Tuesday, May 17, 2011

Daily blood work in hospitalized patients

According to a recent study published in the Archives of Surgery, merely giving doctors feedback on the hospital charges reduced costs:

Intervention  A weekly announcement to surgical house staff and attending physicians of the dollar amount charged to nonintensive care unit patients for laboratory services during the previous week.
Main Outcome Measure  Dollars charged per patient per day for routine blood work.
Results At baseline, the charges for daily phlebotomy were $147.73/patient/d. After 11 weeks of residents being made aware of the daily charges for phlebotomy, the charges dropped as low as $108.11/patient/d. This had a correlation coefficient of –0.76 and significance of P = .002. Over 11 weeks of intervention, the dollar amount saved was $54 967.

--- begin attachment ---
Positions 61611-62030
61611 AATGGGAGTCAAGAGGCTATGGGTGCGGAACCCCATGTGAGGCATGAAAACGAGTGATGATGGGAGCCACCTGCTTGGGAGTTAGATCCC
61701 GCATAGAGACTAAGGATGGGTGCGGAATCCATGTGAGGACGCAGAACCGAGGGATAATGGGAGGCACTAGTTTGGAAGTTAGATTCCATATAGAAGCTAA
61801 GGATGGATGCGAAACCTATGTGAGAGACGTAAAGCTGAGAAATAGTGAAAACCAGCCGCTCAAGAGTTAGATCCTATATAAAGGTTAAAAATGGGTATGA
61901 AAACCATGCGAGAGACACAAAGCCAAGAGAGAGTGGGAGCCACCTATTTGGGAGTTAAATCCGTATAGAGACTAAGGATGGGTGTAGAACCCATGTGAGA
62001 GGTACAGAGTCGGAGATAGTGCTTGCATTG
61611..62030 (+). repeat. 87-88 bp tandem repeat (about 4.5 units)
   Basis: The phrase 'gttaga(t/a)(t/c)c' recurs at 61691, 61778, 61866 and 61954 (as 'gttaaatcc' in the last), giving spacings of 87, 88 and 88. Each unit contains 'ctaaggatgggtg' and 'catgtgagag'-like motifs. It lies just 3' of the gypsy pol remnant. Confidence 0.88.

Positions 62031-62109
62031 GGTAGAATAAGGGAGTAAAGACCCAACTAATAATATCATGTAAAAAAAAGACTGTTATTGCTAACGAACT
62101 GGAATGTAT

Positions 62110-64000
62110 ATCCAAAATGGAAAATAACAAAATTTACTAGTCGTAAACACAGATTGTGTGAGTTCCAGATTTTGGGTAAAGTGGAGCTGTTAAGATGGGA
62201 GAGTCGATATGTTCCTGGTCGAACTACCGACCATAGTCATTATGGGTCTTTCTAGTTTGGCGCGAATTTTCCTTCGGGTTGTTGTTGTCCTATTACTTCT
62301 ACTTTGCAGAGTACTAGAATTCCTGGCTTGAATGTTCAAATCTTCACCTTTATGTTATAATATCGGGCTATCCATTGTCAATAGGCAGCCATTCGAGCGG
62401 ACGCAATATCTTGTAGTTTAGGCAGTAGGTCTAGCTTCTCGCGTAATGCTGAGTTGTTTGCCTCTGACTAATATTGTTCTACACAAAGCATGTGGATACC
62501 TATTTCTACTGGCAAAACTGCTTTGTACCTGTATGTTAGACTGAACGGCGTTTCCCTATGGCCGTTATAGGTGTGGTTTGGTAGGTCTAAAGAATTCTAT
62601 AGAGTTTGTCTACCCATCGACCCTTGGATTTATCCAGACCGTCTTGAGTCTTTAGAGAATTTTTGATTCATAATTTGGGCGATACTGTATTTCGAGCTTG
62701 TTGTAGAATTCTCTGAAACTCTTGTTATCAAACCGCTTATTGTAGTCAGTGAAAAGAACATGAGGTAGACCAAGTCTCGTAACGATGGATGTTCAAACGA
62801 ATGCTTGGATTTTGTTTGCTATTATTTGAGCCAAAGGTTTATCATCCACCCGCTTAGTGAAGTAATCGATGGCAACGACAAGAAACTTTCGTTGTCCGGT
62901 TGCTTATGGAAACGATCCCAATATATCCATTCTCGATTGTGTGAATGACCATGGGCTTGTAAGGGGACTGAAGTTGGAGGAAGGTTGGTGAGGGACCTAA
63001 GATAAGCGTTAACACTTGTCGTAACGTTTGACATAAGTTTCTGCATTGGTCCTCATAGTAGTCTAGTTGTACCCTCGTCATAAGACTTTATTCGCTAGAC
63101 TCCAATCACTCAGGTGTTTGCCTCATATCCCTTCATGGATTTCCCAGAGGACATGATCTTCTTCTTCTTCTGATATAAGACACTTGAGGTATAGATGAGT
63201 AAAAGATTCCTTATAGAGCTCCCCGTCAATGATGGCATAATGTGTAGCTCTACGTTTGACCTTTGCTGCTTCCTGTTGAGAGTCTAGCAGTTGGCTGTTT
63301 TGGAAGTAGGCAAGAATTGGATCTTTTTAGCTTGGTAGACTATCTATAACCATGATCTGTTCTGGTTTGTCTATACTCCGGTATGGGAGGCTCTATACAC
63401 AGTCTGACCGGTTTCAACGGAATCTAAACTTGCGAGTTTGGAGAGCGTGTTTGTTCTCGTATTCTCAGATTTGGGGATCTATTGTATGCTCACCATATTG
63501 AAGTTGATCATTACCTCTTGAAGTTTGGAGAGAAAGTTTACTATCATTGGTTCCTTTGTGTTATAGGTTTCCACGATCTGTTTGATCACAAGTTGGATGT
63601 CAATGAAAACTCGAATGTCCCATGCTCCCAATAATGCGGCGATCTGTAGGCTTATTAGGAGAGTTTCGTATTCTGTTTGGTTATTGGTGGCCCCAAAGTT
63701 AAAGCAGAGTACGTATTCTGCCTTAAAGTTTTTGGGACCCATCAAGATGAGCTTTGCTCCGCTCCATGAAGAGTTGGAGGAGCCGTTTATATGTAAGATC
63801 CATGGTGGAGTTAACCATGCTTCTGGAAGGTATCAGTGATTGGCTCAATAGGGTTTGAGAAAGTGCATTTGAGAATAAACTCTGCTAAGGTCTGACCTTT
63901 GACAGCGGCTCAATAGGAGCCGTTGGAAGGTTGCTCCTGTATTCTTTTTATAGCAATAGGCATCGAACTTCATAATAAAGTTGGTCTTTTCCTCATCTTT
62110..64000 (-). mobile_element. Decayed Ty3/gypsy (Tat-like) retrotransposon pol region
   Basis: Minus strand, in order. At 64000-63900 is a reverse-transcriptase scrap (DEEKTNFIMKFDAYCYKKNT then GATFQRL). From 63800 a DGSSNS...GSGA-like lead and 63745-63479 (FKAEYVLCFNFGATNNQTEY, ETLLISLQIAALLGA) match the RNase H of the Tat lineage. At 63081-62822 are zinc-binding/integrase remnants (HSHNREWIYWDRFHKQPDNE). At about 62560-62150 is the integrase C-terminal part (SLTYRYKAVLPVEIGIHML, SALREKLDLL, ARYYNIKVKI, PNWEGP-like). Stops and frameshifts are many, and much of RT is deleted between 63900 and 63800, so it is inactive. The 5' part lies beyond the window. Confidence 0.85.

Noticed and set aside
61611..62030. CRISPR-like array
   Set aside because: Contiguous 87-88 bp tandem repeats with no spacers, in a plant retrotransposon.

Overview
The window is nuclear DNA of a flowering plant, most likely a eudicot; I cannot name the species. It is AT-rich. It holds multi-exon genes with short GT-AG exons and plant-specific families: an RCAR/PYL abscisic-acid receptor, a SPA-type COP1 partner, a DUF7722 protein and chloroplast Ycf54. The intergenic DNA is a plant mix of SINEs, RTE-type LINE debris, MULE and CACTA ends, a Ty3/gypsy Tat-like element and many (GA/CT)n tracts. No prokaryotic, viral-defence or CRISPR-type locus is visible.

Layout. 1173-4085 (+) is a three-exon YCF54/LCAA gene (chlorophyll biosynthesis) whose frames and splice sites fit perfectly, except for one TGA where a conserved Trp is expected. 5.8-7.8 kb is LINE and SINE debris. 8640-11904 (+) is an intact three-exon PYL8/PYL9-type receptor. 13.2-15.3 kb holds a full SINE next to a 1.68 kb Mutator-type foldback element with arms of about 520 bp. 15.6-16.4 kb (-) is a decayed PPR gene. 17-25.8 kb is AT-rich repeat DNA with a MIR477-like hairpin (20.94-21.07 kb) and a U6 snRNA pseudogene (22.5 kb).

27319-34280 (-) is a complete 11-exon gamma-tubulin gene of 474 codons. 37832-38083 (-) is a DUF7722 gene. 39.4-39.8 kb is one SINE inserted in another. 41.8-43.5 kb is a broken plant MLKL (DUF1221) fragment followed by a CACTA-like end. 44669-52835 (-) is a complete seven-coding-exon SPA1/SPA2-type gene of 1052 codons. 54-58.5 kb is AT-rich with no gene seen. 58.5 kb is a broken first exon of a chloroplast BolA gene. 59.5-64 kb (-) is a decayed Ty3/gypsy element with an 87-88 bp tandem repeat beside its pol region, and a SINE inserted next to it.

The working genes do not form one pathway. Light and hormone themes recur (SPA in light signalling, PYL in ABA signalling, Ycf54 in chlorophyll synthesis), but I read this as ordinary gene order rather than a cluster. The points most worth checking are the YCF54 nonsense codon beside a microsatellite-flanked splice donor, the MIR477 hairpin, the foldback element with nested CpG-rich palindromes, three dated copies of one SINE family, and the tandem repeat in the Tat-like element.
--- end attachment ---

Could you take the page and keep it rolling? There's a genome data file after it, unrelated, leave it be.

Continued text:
Of course that dollar amount is artificially inflated because it represents hospital charges rather than actual costs. All things being equal this means nothing to most patients and to Medicare and other payers that are based on DRGs. It's the hospital that's “out” the amount of money these extra tests cost.

But all things are not equal. There are other factors. A dropping hemoglobin picked up on the daily CBC enables the clin doc specialist to code “acute blood loss anemia” which might more than make up for the added cost. Similarly hyponatremia, hypokalemia or a rising creatinine on the daily chem profile might have the same effect.

Daily labs are necessary on some but not all patients. Most hospitalized patients on IV fluids need daily chemistries. There are probably multiple reasons why doctors do it to excess. CPOE may be a facilitator.

Via WSJ Health Blog

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